Frankenstein By Mary Shelly: Poem Analysis

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“The fallen angel becomes a malignant devil. Yet even that enemy of God and man had friends and associates in his desolation; I am quite alone” (Shelly 160). It is important to think about the consequences before carrying out an action. Advancements in science and medicine can be an accelerated way to lose innocence and gain selfish desire. The ambitions can also be a beacon of hope if carried out in the right way. Mary Shelly’s novel, Frankenstein, revolves around the idea of men, even with the most noble intentions, having a deep desire for knowledge and the outcome resulting with dire consequences. When experimenting with new life it is impossible to know the outcome; this concept is well demonstrated by Frankenstein’s creation. Creating…show more content…
The poem is about a sailor who was lead to safety by a cordial albatross, and later decides to shoot and kill the bird. He faces torment in many ways as punishment for defacing nature and taking away an innocent creature’s life. Shelly sets up an interesting comparison to Robert Walton and his voyage with this poem. Shortly after this resemblance, Victor Frankenstein is spotted on the ice and Shelly hints at the similarity of the two scientists. This appears to be a foreshadowing about Walton’s humanity being in danger and inevitably being corrupted later in time. Just as Victor found his albatross the young scientist, Walton, will be no…show more content…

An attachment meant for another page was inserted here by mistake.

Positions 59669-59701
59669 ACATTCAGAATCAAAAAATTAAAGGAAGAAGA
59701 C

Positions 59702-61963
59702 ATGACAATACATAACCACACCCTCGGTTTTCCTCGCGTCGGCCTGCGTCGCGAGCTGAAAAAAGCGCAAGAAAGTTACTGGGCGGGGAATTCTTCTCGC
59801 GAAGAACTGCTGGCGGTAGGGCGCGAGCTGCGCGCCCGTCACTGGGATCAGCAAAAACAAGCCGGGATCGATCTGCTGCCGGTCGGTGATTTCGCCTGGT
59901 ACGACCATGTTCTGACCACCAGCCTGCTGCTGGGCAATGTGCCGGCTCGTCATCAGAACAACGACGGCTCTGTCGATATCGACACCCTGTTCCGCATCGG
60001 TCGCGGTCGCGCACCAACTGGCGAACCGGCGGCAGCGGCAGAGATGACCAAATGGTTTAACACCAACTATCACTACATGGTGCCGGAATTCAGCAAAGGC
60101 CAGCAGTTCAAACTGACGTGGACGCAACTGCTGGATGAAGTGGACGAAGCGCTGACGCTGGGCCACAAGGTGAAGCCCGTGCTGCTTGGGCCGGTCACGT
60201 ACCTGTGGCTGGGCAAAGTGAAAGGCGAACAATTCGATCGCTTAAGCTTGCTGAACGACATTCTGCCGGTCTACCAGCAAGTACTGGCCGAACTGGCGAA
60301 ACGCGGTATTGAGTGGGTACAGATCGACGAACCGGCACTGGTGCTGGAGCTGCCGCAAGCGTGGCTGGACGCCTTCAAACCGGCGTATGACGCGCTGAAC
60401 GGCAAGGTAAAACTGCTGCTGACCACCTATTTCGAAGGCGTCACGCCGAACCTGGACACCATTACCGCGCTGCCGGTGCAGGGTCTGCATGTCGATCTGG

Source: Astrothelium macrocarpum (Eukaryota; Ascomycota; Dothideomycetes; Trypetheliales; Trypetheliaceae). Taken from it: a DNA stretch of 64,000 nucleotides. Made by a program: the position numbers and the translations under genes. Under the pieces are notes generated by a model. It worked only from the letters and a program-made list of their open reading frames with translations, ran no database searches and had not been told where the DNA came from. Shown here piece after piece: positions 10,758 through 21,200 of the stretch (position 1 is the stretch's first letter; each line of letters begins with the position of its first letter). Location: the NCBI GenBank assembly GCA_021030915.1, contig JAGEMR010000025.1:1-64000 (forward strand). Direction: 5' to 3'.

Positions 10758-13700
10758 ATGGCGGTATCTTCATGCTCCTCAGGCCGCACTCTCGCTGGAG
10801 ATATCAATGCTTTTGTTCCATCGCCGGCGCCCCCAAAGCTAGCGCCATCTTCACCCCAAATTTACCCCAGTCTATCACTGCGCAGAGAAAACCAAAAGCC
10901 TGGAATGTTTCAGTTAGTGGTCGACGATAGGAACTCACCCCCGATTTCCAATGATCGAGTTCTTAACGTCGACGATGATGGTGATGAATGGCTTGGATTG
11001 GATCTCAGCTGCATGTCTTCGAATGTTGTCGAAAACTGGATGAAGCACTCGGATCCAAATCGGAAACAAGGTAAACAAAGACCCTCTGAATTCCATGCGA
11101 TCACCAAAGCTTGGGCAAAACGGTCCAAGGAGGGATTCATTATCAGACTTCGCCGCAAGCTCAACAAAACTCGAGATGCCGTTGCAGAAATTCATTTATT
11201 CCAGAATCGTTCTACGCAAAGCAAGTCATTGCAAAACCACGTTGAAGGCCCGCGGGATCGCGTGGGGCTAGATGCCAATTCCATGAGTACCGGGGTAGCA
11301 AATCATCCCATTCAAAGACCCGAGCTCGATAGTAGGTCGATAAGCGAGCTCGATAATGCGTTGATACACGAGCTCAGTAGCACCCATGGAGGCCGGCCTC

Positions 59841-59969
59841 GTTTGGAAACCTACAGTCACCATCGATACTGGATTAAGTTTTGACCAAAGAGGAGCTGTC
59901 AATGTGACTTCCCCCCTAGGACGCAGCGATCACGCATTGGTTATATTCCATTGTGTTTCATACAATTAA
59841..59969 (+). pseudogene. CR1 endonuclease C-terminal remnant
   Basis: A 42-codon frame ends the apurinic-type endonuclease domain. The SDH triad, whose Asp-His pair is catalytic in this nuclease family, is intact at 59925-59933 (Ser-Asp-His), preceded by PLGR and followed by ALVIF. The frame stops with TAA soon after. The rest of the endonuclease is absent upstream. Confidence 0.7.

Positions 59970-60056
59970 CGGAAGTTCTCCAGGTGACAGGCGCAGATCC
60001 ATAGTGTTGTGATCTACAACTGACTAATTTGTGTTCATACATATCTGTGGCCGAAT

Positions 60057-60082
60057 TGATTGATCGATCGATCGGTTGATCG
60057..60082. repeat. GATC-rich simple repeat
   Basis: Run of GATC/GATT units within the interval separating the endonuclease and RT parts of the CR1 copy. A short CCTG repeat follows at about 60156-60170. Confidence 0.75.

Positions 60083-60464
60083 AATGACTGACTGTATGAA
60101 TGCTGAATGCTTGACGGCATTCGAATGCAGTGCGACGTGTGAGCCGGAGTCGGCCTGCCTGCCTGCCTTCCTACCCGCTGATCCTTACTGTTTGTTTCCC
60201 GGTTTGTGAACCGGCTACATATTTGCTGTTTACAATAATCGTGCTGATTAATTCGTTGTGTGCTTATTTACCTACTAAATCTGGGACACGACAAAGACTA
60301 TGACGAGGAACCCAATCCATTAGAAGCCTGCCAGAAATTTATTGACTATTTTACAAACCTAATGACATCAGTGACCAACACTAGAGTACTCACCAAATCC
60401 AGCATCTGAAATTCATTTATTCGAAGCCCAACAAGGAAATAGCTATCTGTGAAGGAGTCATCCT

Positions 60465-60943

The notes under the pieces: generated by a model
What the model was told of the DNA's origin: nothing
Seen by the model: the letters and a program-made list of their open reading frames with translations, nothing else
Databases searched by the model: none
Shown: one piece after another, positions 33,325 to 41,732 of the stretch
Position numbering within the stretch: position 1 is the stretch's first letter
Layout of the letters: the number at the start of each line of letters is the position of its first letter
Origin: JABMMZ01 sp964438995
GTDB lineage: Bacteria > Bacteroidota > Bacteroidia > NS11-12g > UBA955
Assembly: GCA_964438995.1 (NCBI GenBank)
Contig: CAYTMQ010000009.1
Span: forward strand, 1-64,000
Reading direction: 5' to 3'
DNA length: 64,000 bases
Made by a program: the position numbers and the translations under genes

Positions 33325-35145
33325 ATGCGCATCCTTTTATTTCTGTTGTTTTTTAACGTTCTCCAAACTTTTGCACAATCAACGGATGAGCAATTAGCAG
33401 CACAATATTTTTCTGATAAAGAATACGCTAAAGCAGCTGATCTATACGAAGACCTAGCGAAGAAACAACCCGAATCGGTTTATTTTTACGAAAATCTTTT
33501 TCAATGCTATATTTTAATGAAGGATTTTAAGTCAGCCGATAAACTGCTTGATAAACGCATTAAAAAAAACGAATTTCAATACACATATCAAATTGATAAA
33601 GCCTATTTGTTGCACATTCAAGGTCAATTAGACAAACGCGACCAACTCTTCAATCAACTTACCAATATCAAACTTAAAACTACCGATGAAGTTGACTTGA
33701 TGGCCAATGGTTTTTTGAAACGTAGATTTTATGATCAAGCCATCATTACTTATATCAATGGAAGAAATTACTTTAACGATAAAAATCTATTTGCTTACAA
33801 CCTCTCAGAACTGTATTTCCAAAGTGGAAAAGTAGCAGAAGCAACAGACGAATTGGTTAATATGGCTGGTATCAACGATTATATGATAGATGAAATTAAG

Frankenstein’s unfortunate creature by calling it a “monster.” The capable being has a range of humanlike emotions and goes through a great deal of unnecessary suffering. Because of the creature’s complexity, the reader can empathize with it. “My person was hideous, and my stature gigantic: what did this mean? Who was I? What was I? Whence did I come? What is my destination? These questions continually recurred, but I was unable to solve them” (Shelly 89). The intellectual creature simply wants to be accepted by one person and is heartbroken by the isolation he must face. The true monstrosity in this novel is his creator, Victor Frankenstein. Mary Shelly was inspired by the tale of Prometheus at the time of her writing. Victor seeks enlightenment and is fascinated with power. One of the most notable similarities in the novel is their obsession with electricity or lightning. In the controversial tale of Prometheus it is debatable if he died in vain. He tried better the lives of those he molded out of clay, where Victor Frankenstein did not. Dr. Frankenstein shares his story with the young Captain and his crew, and reiterates his suffering and agony due to his curiosity in the final
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